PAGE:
Back in the day when “capitalists” were rumored to look like Mr. Peanut and talk like Burgess Meredith, there were these funny things called “stock certificates.” These were actual pieces of paper signifying ownership in a real, live company, often held in bank vaults or under mattresses.
Now the problem with these things is that, as paper, they were subject to theft, fire, dementia, etc. Things got really fun when the companies represented went through M&A … every time a company would get bought out, the paper would have to be sent in for processing, and then reissued in appropriate amounts for whatever portion of the new company you now owned.
I’m just old enough to have actually owned a few of these (along with a wooden tennis racket and a TI-99 … but let’s not get in to that). I got, like 3 share of GM stock for high school graduation.
Subsequently, GM issued shares for its Hughes Electronics subsidiary, part of which was then bought by Raytheon, and the rest of which was eventually spun off into the Direct TV group. To complicate things, and for reasons I still don’t fully grasp, I actually bought a couple of other GM shares along the way.
So a couple of years ago there was a great reckoning in this bizarre little capitalist empire of mine. Raytheon bought the rest of Hughes for shares and cash — I got a check and, like, a third of a share of Raytheon. Then Raytheon did some kind of reverse split, which effectively bought me out of my smallholder ownings (I like to think it’s because I always voted for resolutions that Raytheon divest itself if its military businesses on my proxies … but since my vote counted for less than in the average US presidential race, I think that’s a hippie fantasy).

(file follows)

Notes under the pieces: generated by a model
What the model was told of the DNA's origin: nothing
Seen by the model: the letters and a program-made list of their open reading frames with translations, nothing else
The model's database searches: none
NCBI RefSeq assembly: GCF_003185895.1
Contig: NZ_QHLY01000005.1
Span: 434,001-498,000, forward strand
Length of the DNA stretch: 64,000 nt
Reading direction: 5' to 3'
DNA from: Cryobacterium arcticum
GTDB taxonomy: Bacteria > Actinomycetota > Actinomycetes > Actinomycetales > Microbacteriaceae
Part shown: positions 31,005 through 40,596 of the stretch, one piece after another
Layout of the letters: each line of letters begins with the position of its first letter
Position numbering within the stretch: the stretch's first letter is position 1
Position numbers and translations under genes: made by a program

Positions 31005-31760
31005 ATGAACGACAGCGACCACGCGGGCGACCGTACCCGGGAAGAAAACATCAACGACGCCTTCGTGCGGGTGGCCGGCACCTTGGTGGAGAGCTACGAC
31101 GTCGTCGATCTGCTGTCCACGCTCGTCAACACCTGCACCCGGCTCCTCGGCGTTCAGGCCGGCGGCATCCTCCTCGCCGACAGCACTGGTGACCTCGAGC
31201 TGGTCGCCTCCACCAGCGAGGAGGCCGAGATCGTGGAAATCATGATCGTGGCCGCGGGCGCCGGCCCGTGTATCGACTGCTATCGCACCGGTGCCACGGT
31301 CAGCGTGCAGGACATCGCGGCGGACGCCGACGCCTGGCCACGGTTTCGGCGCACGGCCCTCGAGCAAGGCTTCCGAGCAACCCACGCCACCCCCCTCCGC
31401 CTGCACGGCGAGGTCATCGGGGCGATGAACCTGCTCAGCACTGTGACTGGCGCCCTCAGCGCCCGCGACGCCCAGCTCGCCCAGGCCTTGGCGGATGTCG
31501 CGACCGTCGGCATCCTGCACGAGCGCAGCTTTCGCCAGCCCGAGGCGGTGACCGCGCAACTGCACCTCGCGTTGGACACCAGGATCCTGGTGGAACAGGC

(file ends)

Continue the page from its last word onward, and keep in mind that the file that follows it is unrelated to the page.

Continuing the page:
Somehow, I ended up with two physical, paper shares of Direct TV, which I then deposited in my Ameritrade account, where they rest, hopefully awaiting a time when they appreciate enough to justify the eleven bucks it’ll cost me to sell them.
And I thought that was the end of my relationship with this company, until I got a letter in the mail at my mom’s house offering me the opportunity to sell my FOUR Direct TV shares with no service charges. WTF?!
Convinced it was a hoax, I duly logged on to the Direct TV site. After much searching — and much to my surprise — it turns out that somehow, some way, I have an additional four shares that Direct TV has been holding “on book” for me for probably close to ten years now.
If they were actually worth something, I’d buy you all a cocktail.